Group 11 chose obesity as a priority health area due to the shockingly high numbers of Australian children who are overweight or obese and the resulting problems that being obese causes as children and then into adulthood.

Source: ABS National Health Survey: summary of Results, 2007-08


31% rural adults

23% city adults


¼ of Australian children obese

Cost to Aust. health system ($58m)

Leads to type 2 diabetes

Why Obesity?

Childhood obesity rates increasing

Indigenous Australians high risk

Narration: The bullet points displayed give a snapshot overview as to why Group 11 selected obesity as the Priority Health Area on which to focus. Two of the key factors are 31% of rural adults are obese and Indigenous Australian being at high risk for obesity. LRCS has a high Aboriginal enrolment as well as being located in a rural area. Prevention is better than cure and education is key to prevention.

why obesity
Why Obesity?

Proportions (%) of Indigenous and non-Indigenous people reporting diabetes as a long-term health condition, by age-group (years) 2004-2005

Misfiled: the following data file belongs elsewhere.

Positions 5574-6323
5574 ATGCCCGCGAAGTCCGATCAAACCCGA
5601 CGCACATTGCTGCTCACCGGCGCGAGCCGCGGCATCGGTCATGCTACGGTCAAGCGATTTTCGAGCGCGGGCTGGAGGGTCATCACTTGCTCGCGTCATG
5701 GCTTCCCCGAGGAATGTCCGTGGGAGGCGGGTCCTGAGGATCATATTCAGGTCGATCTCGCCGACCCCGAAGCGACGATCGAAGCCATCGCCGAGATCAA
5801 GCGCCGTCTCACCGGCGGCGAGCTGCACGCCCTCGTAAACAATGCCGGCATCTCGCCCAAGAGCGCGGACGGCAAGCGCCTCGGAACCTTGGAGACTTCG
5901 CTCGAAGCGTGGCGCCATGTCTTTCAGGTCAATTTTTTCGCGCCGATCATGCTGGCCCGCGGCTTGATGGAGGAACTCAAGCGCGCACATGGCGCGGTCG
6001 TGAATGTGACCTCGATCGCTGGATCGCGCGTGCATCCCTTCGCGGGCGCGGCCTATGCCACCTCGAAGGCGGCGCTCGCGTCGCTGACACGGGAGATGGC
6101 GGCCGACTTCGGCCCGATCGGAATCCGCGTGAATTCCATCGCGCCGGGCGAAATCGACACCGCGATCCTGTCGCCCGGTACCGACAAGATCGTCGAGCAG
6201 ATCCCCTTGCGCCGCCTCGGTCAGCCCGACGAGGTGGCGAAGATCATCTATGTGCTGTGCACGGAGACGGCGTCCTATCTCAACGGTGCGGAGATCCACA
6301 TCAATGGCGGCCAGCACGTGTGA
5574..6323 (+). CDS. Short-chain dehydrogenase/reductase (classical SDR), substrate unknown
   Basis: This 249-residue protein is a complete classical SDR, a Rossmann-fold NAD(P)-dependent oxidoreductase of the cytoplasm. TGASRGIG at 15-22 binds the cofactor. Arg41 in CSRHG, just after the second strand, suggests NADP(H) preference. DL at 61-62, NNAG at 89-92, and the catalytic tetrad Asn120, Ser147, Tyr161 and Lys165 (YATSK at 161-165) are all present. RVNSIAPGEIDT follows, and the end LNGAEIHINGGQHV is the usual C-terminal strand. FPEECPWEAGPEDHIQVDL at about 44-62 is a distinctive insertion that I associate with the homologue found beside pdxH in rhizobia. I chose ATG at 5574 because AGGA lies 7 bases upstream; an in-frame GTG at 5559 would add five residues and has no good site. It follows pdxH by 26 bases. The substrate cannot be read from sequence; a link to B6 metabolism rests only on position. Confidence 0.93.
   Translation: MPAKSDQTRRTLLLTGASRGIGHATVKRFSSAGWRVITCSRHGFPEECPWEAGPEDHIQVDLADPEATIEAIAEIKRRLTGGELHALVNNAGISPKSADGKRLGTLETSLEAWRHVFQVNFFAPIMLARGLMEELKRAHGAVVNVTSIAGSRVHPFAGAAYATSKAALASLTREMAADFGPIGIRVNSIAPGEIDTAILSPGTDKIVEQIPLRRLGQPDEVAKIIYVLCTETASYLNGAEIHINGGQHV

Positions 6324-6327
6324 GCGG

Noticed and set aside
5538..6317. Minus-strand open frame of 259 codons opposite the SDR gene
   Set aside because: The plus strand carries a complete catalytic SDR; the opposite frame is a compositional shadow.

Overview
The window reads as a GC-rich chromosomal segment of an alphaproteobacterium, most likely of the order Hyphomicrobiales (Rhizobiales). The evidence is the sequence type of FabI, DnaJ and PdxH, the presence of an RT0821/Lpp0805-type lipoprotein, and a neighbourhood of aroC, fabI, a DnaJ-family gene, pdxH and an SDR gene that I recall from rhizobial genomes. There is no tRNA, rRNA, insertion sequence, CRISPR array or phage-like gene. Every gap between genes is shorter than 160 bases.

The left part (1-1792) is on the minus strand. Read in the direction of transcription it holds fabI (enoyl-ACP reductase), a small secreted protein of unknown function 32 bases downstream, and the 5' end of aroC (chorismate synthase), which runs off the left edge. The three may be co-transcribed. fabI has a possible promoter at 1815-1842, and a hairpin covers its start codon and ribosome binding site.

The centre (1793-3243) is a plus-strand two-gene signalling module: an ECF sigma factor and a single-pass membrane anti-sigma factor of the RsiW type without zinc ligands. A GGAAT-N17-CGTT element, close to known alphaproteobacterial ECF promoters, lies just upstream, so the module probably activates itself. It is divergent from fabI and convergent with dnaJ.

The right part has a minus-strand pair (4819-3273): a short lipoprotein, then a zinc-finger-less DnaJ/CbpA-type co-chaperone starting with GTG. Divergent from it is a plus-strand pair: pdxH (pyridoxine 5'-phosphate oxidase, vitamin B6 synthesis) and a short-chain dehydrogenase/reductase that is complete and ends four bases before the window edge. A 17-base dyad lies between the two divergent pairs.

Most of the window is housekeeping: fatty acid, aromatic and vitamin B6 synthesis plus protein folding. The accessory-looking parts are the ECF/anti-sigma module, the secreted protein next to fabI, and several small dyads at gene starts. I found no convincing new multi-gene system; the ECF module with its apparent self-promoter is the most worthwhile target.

• Narration:
  • The bureau of statistics state In 2007-08, one quarter of Australian children (or around 600,000 children aged 5-17 years) were overweight or obese.
  • More adults in outer regional and remote Australia were obese (31%) than those in major cities (23%).
  • Health education programs between 2004-2010 have seen a decrease in the amount of children diagnosed with Diabetes.
  • Current Strain and demand on the Australian Health System
  • Obesity can lead to other serious diseases and long term health risks such as Type 2 Diabetes.
  • Indigenous Australians are more prone to contract Diabetes.
  • Indigenous people living in remote areas of Australia were more than eight times more likely to report having diabetes or HSL than non-Indigenous people.